View from here - Russia goes pick 'n' mix on faith
Images of tank processions and tightly choreographed pageants commemorating this or that anniversary in Red Square have etched an assumption into the minds of many Westerners that Russia is a monolithic country populated by white-faced citizens sharing much the same beliefs.
The reality is infinitely at odds with this prejudice, even if the continuing conflict between Moscow and Chechen separatists appears to reinforce the notion that Russia is a staunchly Christian land faced by an Islamic enemy.
Beginning on April 1, Russia's education and science ministry launched an experiment across 19 of the vast country's regions, which would see 10 to 11-year-old pupils study religion in an unprecedented manner. The scheme, "Fundamentals of Religious Cultures and Secular Ethics", will initially run for two years and gives the children and their parents the chance to opt for a single module of study out of six: Orthodox Christianity (Russia's main religion), Islam (the country's second largest faith with some 23 million followers), Judaism, Buddhism, the religions of the world, and secular ethics.
Though at first glance the project seems a little divisive in that in some of the modules pupils are given the opportunity to focus on one religion to the exclusion of others, the government contends that it wants its innovation to foster "unity through diversity". It also acknowledges that it might be courting controversy by being too religious for some people and not devout enough for many others.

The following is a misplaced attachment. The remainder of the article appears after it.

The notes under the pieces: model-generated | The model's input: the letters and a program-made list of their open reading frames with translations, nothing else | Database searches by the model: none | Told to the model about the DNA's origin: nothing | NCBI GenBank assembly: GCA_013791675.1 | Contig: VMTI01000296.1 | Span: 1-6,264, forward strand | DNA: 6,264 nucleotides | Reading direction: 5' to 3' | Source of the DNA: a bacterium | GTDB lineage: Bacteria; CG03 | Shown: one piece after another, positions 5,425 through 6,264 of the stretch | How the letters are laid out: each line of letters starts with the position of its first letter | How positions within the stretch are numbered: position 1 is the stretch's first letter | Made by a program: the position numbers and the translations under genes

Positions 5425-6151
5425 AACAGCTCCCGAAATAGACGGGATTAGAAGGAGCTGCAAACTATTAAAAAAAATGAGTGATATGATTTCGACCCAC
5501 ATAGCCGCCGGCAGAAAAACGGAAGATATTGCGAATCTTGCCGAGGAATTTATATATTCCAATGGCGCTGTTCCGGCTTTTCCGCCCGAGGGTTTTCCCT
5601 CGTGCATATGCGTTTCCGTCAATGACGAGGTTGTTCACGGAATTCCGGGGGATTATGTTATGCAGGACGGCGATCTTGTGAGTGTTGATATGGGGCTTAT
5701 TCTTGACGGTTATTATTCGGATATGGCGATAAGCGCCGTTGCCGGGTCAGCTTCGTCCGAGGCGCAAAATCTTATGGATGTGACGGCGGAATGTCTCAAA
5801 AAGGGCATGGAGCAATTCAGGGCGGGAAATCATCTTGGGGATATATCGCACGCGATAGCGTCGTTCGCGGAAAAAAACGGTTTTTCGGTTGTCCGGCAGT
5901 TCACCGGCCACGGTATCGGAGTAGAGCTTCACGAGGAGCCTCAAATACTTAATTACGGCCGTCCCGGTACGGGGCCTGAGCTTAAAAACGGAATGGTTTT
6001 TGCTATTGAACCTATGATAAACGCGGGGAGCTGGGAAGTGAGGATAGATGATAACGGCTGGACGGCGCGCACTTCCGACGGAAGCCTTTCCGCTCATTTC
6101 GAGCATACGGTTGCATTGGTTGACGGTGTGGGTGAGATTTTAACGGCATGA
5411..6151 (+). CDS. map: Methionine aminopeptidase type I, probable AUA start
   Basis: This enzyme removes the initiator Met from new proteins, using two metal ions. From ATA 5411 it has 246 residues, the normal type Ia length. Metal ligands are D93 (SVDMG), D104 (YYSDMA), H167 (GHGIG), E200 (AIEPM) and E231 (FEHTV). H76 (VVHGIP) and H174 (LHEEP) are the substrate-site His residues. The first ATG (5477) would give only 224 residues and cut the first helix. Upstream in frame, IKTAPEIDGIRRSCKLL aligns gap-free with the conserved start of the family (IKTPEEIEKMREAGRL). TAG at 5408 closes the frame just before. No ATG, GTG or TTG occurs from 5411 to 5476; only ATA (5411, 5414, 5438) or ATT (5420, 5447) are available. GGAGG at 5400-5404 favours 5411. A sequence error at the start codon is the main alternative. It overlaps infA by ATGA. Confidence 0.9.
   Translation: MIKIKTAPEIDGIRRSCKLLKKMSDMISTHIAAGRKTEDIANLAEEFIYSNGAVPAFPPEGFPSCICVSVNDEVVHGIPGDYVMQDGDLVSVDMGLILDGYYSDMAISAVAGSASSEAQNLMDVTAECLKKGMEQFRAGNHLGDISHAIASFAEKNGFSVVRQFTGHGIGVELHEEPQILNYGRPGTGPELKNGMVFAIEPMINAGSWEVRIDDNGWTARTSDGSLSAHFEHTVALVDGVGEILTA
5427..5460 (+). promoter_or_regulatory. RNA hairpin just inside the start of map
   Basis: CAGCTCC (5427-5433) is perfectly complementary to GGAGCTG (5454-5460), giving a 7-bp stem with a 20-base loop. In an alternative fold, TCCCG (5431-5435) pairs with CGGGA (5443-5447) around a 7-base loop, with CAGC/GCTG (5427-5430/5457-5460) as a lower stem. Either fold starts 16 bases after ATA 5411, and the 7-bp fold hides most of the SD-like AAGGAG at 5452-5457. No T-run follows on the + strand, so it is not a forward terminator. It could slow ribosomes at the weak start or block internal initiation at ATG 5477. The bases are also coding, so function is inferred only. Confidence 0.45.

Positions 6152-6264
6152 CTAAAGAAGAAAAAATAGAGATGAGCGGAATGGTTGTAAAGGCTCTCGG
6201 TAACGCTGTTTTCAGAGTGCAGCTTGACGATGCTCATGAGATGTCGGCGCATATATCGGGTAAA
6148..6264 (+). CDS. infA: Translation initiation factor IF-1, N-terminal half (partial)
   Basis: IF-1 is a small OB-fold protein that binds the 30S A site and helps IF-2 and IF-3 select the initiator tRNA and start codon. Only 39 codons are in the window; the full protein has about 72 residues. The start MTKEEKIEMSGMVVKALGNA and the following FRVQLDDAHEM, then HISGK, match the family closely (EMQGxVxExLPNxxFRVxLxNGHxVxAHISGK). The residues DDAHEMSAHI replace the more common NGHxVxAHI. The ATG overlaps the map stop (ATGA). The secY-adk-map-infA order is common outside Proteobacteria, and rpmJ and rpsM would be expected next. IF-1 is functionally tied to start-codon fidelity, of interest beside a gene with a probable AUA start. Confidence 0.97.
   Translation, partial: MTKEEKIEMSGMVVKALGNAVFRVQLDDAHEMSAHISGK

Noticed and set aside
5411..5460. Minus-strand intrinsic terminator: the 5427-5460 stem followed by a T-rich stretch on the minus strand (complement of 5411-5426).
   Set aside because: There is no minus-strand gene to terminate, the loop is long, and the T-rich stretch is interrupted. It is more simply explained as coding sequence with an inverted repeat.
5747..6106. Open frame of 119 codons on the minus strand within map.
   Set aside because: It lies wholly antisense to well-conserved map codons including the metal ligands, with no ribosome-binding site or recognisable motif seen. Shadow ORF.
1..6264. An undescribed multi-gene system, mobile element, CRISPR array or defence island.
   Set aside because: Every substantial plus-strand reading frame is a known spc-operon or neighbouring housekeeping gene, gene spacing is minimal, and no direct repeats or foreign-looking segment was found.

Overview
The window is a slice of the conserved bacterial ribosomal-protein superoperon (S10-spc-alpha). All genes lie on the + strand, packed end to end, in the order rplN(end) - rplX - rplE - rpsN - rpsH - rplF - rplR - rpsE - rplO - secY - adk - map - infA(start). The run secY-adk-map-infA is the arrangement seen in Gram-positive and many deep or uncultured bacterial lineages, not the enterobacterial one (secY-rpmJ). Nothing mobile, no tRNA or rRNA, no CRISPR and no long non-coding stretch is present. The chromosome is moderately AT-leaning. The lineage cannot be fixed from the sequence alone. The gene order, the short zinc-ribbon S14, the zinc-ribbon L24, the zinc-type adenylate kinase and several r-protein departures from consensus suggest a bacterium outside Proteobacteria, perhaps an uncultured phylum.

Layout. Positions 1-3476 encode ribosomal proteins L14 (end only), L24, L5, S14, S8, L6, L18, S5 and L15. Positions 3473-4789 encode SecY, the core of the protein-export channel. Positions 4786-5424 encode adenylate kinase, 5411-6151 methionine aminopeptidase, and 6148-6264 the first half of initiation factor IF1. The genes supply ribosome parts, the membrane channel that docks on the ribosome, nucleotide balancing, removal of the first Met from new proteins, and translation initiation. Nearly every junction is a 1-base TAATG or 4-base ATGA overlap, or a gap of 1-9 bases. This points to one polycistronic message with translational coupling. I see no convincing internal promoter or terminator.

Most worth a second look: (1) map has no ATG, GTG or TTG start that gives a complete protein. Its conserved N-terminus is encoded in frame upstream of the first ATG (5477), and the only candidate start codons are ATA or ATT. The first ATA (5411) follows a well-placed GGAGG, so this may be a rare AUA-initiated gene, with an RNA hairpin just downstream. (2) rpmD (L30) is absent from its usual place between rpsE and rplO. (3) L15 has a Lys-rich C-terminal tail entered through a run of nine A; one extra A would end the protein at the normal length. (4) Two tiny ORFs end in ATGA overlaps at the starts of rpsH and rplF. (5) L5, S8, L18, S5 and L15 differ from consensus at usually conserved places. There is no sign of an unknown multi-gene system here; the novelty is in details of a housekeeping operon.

But some of the results of the scheme do make for surprising reading, particularly when we consider the "clash of civilisation" motifs often at work during discussions of the "war on terror", for example.
In the south-central city of Krasnoyarsk, for instance, with a population of nearly one million, 7,244 pupils were given options: 4,249 wanted to learn about secular ethics, 1,180 the fundamentals of Orthodoxy, 1,690 world religious cultures, 96 Islamic culture, 15 Buddhism and 14 Judaism.
The south-western Stavropol region revealed a slightly different pattern of preferences. Surveys among parents found that the majority of them were in favour of their children learning about the Orthodox religion.
In second and third places were secular ethics and Islam, followed by the other options.
With its new educational experiment - given its purposeful emphasis on "choice" - Moscow is showing that it has far more than just authoritarian strings to its bow.
It is also clearly bent on acknowledging that religions such as Islam and Judaism are central to the cultural lifeblood of the nation. The strength of secularism, too, reveals, arguably, a more democratic strain in civil society than is commonly recognised.
And there are other factors to mull over. Pupils will not be graded for their work on the new course, and all classes, regardless of size, will be staffed by qualified and experienced teachers.
There are many aspects to this brave new take on religious study that could be adopted elsewhere, it would seem.